PORTLAND, Ore. — High school football hasn't been played in Oregon in over a year. The pandemic and Oregon's COVID-19 restrictions have kept seniors from playing their final season of football to date.
"It is what it is," said Cole Peters, who is a senior at West Linn High School. "There's not a lot of control that we have over the situation and we're doing everything that we can to ensure that we can play, while still making sure that we're prepared for our season when the opportunity comes."
Starting Feb. 8, the state will only allow conditioning-style practices to take place. Any physical contact between players, like hitting or tackling, is prohibited per Gov. Brown and the Oregon Health Authority. Football is deemed a high-risk activity in Oregon.
"Kids are very frustrated, families are very frustrated. Just everybody," said Steve Coury, head football coach at Lake Oswego High School. "It just seems like we get no answers and here we are again, it's Monday."
In December, the Oregon School Activities Association (OSAA) updated the schedule for start dates, with football scheduled to begin in February despite being prohibited.
On Monday, hundreds tuned into a regularly scheduled meeting held by the OSAA, the state's governing body that oversees high school sports. The OSAA board moved ahead with the soccer and cross country in all counties. Volleyball will also begin where it's allowed, which is in counties that are not in the state's "extreme risk" category. Indoor sports are prohibited in extreme risk counties, so volleyball is prohibited in those counties.
Parents, coaches and players tuning into the meeting were hoping the state had made a decision to revise its guidelines regarding full contact sports, which includes football. The hours-long meeting ended without giving any answers on when full-contact sports could once again happen in Oregon. OSAA is at the mercy of the state's COVID-19 regulations.
"How we can't play is crazy to me," Coury said.
Coaches, parents and players question why other states can have a high school football season, yet Oregon can't.
"We've been sharing that information as part of the advocacy efforts at the state level and encouraging the belief because we believe that it can be done safely, given what other states have done regarding mask-wearing and mitigation protocols," said Peter Weber, executive director at OSAA.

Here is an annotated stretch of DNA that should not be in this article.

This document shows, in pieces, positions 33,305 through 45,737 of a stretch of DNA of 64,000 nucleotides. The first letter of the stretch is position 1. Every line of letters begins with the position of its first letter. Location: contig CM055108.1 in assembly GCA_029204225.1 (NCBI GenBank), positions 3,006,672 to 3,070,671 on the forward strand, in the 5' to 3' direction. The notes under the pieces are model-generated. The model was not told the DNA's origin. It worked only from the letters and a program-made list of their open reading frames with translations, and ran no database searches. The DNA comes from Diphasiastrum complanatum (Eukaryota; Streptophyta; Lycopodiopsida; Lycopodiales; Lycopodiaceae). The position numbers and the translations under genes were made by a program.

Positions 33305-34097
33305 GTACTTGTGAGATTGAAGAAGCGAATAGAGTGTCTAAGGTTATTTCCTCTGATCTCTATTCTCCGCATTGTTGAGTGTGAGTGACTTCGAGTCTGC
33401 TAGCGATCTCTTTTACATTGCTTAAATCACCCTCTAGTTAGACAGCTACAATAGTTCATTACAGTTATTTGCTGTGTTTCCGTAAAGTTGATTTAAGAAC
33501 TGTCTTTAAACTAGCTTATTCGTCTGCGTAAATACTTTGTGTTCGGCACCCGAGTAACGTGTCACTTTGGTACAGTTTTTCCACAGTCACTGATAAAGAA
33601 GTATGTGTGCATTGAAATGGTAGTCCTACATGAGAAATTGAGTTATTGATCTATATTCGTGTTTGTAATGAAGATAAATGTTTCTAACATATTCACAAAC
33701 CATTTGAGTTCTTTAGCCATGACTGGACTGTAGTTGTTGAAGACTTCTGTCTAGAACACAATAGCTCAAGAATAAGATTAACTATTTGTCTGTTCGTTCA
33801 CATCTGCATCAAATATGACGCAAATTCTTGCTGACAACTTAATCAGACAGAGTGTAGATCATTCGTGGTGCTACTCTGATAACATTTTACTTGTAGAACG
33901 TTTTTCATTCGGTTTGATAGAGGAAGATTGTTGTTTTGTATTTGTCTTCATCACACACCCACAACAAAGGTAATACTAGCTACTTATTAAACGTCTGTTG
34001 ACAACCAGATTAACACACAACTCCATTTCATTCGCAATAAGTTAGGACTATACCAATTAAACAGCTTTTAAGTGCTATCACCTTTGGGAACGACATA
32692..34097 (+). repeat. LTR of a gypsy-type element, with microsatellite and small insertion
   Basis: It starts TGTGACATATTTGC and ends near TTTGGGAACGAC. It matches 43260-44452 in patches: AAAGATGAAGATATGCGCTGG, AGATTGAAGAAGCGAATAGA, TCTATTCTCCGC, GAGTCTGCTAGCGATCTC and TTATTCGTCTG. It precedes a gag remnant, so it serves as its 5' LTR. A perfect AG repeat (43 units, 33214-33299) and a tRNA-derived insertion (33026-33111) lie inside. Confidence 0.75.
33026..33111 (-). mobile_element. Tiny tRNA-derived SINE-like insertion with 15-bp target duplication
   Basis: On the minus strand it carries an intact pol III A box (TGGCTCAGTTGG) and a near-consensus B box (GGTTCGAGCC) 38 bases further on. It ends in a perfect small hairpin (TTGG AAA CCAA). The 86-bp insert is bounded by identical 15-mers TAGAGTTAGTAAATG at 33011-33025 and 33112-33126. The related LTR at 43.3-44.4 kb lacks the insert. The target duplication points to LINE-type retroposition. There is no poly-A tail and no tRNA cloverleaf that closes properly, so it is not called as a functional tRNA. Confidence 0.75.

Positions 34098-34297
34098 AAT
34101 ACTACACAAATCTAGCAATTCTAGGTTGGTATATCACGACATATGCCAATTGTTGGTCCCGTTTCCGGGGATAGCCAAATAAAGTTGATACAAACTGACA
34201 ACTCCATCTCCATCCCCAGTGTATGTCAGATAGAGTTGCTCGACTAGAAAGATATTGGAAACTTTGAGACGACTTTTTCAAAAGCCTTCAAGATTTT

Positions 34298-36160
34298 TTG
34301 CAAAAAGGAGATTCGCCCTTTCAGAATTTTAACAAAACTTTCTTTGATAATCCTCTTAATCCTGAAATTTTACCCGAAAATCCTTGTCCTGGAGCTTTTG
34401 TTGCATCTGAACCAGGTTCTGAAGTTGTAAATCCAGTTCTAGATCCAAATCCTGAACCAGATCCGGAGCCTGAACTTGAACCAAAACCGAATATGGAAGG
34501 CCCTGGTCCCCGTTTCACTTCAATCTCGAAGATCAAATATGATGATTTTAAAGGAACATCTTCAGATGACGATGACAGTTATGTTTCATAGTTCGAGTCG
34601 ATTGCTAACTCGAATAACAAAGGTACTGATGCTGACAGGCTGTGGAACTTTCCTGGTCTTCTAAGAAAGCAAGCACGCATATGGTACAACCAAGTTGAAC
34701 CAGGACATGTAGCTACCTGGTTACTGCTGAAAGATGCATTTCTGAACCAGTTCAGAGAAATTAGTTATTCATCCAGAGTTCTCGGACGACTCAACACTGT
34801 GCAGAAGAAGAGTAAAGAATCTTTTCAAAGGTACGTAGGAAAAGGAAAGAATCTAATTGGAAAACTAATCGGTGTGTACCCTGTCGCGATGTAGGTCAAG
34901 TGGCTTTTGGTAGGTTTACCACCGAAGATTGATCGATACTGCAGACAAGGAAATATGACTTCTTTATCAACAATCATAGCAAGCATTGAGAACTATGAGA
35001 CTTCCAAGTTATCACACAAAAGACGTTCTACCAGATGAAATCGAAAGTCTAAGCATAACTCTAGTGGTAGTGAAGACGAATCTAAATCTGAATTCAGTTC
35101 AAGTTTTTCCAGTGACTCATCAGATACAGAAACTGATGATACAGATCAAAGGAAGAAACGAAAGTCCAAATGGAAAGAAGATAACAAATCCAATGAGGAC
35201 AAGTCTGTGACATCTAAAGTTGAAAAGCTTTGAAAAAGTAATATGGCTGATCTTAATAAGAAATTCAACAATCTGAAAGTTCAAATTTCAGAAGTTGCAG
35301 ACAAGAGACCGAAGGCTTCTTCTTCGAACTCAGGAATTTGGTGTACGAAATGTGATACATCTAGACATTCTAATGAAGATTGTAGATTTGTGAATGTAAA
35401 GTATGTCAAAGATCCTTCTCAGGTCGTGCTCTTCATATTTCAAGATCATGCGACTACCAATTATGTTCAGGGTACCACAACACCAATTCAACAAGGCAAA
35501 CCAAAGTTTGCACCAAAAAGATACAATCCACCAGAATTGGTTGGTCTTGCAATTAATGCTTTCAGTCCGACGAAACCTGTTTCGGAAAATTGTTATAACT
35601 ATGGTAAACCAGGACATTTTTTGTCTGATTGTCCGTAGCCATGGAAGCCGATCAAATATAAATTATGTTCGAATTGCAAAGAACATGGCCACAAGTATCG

"I just don't see where the science leads them to believe that football is not safe to play," says Courtenay McKelligon, whose son is a junior playing multiple positions at Jesuit High School in Portland. "It's super disheartening. Not only in watching him in Zoom calls in classes, but he also loves football. To hear him say he doesn't think that they're going to have a season. That they keep moving the goalpost back farther and farther, it breaks my heart."
Volleyball, in non-extreme risk counties, soccer and cross country can start practice Feb. 22 and competitions March 1.
Charles Boyle, a spokesperson for Gov. Brown's office, said the governor was working with the Oregon Health Authority to determine if updates to sports guidance are feasible. He said she "knows how important school sports are in fostering the mental, physical, social, and emotional health of student-athletes."
"As we’ve said from the beginning, though, COVID-19 sets the timeline––we’re following the science and data for these decisions, even when that does not align with OSAA’s preset calendars," Boyle said. He didn't know when any updates would be available.
If the state continues to prohibit full contact sports, such as football, the OSAA has approved contingency plans that include 7-on-7 games, flag football for both boys and girls, virtual lineman competitions and a virtual combine.
The OSAA has another meeting scheduled for Feb. 17.